There is a significant amount of evidence supporting the view that social support can influence one’s mental health specifically causing anxiety in Canadian youth. Several studies have found that social support can minimize depression as well as decrease anxiety levels. A cross-sectional study on children and youth done by Kim et.al employed a survey to all participants. In which they found that teen had received the lowest amount of social support among all participants which may have been a result of social stigma as well as the fact that they may lack connectivity to their peers (Kim, et.al, 2017). In addition, the study by Romans et.al, found that individuals living in an urban area reported having a weaker sense of belonging and lower social support resulting in higher rates of depression and anxiety (Romans, et.al, 2010). Furthermore, a study done in Norway concluded the same results. The study done by Myklestad et.al found that “social support from friends was the strongest protective factors against symptoms of anxiety and depression in adolescents” (Myklestad, et.al, 2011). This proves that the stronger ones social cohesion to both family and friends equals the lower risk of individuals developing anxiety (Myklestad, et.al, 2011). 

All the studies mentioned above. employ the social model of health to describe the effects of social support networks on the development of anxiety in teenagers. This was effective in helping to understand the adverse effects weak support systems can have on one’s mental health. One limitation of these studies is that they do not touch on other factors that could result in low social cohesion such as gender, or even the environments they live in. Moving forward, researchers can further improve their work by considering the how lack of social cohesion influences particularly anxiety. This will allow for comparison of the effects with other illnesses like depression as, there are currently many articles focusing primarily on depression.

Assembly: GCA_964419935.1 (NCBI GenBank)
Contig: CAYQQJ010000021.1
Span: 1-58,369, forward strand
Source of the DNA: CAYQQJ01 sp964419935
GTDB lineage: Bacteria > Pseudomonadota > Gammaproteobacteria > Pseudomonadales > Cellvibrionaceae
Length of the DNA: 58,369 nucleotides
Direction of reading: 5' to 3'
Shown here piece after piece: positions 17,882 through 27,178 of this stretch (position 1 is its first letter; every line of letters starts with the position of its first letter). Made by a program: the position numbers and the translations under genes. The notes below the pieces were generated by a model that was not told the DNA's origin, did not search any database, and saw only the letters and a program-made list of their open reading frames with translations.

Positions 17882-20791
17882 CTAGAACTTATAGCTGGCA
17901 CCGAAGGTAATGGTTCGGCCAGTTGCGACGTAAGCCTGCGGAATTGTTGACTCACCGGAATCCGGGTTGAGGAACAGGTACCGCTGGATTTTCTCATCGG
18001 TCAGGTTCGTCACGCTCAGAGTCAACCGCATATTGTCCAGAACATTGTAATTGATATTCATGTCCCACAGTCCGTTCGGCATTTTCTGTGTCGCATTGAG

An action taken in Canada to help combat the stigma of mental illnesses is Opening Minds. Opening Minds is a creation of the Mental Health Commission of Canada which aims to address the stigma individuals face with health care providers, youth, work-force and the media. They have created over 70 programs across Canada to help reduce stigma (Opening Minds, n.d.) 

Evidence on Coping Strategies 

Another social development of health that plays a role in the development of anxiety in Canadian youth is poor coping strategies. When individuals develop good and effective coping strategies one can possibly maintain their mental health. But employing destructive and harmful coping behaviours can lead to one’s mental health worsening. The choices individuals make to prevent illness, cope and improve their life can affect one’s health. Examples of destructive and harmful coping behaviours include, smoking, alcohol abuse and drug use. It is important to note that a larger structural factor is the stigmatization of mental illness as individuals rely on poor coping mechanisms because they are scared to get proper help from professionals due to stigma.